Product design, as a discipline, has its roots in the Industrial Revolution of the 18th and 19th centuries, when mass production of goods became possible through the use of machines and standardised production methods.
In the 1970s, the focus of product design shifted towards sustainability and environmental concerns, with designers seeking to create products that were more energy-efficient and environmentally friendly. This trend has accelerated into the present day, with many designers seeking to create products that are not only functional and aesthetically pleasing but also socially and environmentally responsible.
With socially and environmentally responsible design comes challenges such as lightweighting. Engineers need to design their structures to be as light weight as possible so as to achieve as much energy efficiency as possible. As they push their designs to the limits of efficiency, they must also balance against safety and durability. Simply put, their designs must be optimised. In order to do so, engineers must deeply understand all the physics affecting product performance.
What is Multiphysics and how does it work?
Multiphysics refers to a collection of methods that allows engineers and designers to simulate and analyze complex physical phenomena by bringing together multiple physics simulations. This means that instead of making assumptions about the effects of some physics, engineers can run simulations that consider all the physics involved. With Multiphysics one can choose to map individual physics results to one another, solve coupled problems or co-simulate with several solvers.
Benefits of using Multiphysics in product design.
The benefits of using Multiphysics in product design are numerous. First and foremost, it allows engineers to simulate and analyze complex physical phenomena that would be impossible to model using traditional methods. This means that designers can create more accurate and realistic models of their products, which can lead to better performance and fewer design flaws. Additionally, Multiphysics can help engineers optimize their designs by allowing them to test different scenarios and configurations quickly and easily. This can save time and money in the design process and lead to more efficient and effective products. Finally, Multiphysics can help engineers identify potential problems before they occur, which can improve product safety and reliability.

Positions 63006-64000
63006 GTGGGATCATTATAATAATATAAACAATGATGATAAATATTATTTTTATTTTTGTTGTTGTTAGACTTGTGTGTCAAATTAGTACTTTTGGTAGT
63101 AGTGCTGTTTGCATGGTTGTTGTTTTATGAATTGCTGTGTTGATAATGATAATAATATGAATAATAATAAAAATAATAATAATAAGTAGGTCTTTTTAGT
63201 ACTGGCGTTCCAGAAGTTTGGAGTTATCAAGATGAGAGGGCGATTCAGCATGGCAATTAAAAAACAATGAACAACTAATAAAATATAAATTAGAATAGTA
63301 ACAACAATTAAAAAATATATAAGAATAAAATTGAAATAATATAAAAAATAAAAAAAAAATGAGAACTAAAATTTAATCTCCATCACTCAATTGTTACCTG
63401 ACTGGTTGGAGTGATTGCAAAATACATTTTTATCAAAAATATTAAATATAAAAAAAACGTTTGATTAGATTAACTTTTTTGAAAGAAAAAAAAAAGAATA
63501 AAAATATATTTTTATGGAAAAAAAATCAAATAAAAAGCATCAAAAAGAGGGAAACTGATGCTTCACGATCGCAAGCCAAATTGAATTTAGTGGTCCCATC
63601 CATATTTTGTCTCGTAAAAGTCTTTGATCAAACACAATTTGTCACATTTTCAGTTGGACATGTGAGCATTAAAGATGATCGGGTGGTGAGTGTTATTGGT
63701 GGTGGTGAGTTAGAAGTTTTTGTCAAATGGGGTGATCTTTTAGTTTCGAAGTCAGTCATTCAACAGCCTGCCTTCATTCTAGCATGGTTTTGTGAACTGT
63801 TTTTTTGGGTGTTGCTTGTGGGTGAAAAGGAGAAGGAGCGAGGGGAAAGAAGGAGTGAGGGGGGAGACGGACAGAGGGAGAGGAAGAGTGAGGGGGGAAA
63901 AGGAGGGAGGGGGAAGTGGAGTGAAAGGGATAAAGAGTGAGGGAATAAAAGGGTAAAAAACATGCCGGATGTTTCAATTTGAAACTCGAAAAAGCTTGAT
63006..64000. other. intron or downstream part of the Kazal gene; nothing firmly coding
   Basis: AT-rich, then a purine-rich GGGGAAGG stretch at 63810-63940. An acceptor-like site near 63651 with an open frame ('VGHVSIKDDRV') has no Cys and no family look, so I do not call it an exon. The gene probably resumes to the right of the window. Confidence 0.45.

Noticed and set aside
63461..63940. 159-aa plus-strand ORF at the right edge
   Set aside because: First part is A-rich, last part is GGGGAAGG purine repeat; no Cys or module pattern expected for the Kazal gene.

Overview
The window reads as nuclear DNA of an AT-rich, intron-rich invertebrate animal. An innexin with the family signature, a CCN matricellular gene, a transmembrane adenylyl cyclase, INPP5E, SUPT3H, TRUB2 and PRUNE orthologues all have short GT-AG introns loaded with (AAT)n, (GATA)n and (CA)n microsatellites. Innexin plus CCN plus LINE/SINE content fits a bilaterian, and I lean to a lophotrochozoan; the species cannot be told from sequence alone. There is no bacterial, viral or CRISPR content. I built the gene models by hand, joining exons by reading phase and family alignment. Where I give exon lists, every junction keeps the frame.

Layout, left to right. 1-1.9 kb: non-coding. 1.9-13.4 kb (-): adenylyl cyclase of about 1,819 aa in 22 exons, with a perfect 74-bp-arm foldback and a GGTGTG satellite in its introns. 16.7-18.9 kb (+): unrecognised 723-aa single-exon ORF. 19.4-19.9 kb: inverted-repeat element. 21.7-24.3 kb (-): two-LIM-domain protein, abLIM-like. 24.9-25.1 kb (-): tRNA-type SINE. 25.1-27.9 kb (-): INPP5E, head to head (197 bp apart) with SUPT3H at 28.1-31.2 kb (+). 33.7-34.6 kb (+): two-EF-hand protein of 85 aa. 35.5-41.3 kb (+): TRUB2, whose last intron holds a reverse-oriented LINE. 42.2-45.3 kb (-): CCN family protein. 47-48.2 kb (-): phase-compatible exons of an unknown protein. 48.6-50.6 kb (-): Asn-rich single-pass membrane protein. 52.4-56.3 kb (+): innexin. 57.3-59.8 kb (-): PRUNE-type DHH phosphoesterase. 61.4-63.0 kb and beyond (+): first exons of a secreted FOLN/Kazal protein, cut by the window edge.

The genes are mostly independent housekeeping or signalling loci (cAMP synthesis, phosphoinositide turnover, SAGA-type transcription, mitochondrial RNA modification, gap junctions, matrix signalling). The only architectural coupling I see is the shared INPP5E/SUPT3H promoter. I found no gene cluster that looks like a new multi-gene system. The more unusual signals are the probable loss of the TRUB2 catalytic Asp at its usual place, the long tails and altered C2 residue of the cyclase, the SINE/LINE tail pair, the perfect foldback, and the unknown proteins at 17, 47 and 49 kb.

Examples of industries that are using Multiphysics.
Multiphysics is being used in a variety of industries. Automotive engineers use Multiphysics routinely to model the noise, vibration and harshness characteristics of vehicles. Structural, acoustic, and fluid simulations are used individually or together to model the sound characteristics of cars. In aerospace, it is being used to simulate the behavior of aircraft under different conditions and to optimize the design of components like wings and engines. For example, the flutter of wings is an inherently multi physical phenomenon. In electronics, Multiphysics is being used to manage the thermal performance of devices. In this case engineers must account for thermal, fluid and structural fields interacting with electrical fields.
Manufacturing processes tend to be highly nonlinear and highly multiphysical. Modeling and optimizing manufacturing process parameters using multiphysics is becoming important across all industries.
Future developments and potential applications of Multiphysics.
As technology continues to advance, the potential applications of Multiphysics in product design are expanding. One area of development is the integration of artificial intelligence and machine learning algorithms into the simulation process, allowing for more efficient modeling. As Multiphysics continues to evolve, it has the potential to revolutionize product design in even more ways.
Hexagon’s Multiphysics Suite
All physics simulation in one place
Create reliable and accurate digital twins with a complete suite of physics simulation software products including solutions for structural simulation and analysis, fatigue, computational fluid dynamics, acoustic and NVH simulation and multiphysics co-simulation.
For more detail, visit: https://hexagon.com/products/product-groups/computer-aided-engineering-software/multiphysics-simulation-software